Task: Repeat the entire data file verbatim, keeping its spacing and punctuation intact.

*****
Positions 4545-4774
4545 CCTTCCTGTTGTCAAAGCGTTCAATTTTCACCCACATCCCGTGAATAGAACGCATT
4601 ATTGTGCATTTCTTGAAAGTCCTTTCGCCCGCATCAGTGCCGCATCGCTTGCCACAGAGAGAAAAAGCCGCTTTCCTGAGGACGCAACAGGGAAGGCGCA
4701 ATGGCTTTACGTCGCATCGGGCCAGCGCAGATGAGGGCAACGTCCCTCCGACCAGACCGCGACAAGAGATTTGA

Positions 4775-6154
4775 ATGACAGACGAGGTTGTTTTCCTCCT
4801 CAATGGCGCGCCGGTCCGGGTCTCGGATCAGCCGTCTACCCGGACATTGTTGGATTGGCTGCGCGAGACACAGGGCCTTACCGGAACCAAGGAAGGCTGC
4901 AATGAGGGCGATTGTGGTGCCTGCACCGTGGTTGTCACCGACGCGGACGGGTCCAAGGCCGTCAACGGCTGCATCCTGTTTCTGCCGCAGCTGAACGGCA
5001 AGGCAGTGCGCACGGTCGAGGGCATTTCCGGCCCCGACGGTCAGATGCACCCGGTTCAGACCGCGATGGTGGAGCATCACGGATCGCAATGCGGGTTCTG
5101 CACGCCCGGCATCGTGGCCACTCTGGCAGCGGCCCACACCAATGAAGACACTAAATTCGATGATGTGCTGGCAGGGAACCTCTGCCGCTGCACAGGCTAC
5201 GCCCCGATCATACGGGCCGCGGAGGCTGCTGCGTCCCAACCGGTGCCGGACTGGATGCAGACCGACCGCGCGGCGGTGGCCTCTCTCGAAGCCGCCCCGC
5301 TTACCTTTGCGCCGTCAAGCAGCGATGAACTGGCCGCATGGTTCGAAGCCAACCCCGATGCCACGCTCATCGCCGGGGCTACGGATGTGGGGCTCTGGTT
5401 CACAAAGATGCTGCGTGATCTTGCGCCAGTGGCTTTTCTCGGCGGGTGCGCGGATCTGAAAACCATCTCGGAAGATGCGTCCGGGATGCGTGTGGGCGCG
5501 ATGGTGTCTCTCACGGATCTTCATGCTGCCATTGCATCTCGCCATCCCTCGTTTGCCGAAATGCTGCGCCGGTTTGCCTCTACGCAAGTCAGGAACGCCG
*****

Positions 4545-4774
4545 CCTTCCTGTTGTCAAAGCGTTCAATTTTCACCCACATCCCGTGAATAGAACGCATT
4601 ATTGTGCATTTCTTGAAAGTCCTTTCGCCCGCATCAGTGCCGCATCGCTTGCCACAGAGAGAAAAAGCCGCTTTCCTGAGGACGCAACAGGGAAGGCGCA
4701 ATGGCTTTACGTCGCATCGGGCCAGCGCAGATGAGGGCAACGTCCCTCCGACCAGACCGCGACAAGAGATTTGA

Positions 4775-6154
4775 ATGACAGACGAGGTTGTTTTCCTCCT
4801 CAATGGCGCGCCGGTCCGGGTCTCGGATCAGCCGTCTACCCGGACATTGTTGGATTGGCTGCGCGAGACACAGGGCCTTACCGGAACCAAGGAAGGCTGC
4901 AATGAGGGCGATTGTGGTGCCTGCACCGTGGTTGTCACCGACGCGGACGGGTCCAAGGCCGTCAACGGCTGCATCCTGTTTCTGCCGCAGCTGAACGGCA
5001 AGGCAGTGCGCACGGTCGAGGGCATTTCCGGCCCCGACGGTCAGATGCACCCGGTTCAGACCGCGATGGTGGAGCATCACGGATCGCAATGCGGGTTCTG
5101 CACGCCCGGCATCGTGGCCACTCTGGCAGCGGCCCACACCAATGAAGACACTAAATTCGATGATGTGCTGGCAGGGAACCTCTGCCGCTGCACAGGCTAC
5201 GCCCCGATCATACGGGCCGCGGAGGCTGCTGCGTCCCAACCGGTGCCGGACTGGATGCAGACCGACCGCGCGGCGGTGGCCTCTCTCGAAGCCGCCCCGC
5301 TTACCTTTGCGCCGTCAAGCAGCGATGAACTGGCCGCATGGTTCGAAGCCAACCCCGATGCCACGCTCATCGCCGGGGCTACGGATGTGGGGCTCTGGTT
5401 CACAAAGATGCTGCGTGATCTTGCGCCAGTGGCTTTTCTCGGCGGGTGCGCGGATCTGAAAACCATCTCGGAAGATGCGTCCGGGATGCGTGTGGGCGCG
5501 ATGGTGTCTCTCACGGATCTTCATGCTGCCATTGCATCTCGCCATCCCTCGTTTGCCGAAATGCTGCGCCGGTTTGCCTCTACGCAAGTCAGGAACGCCG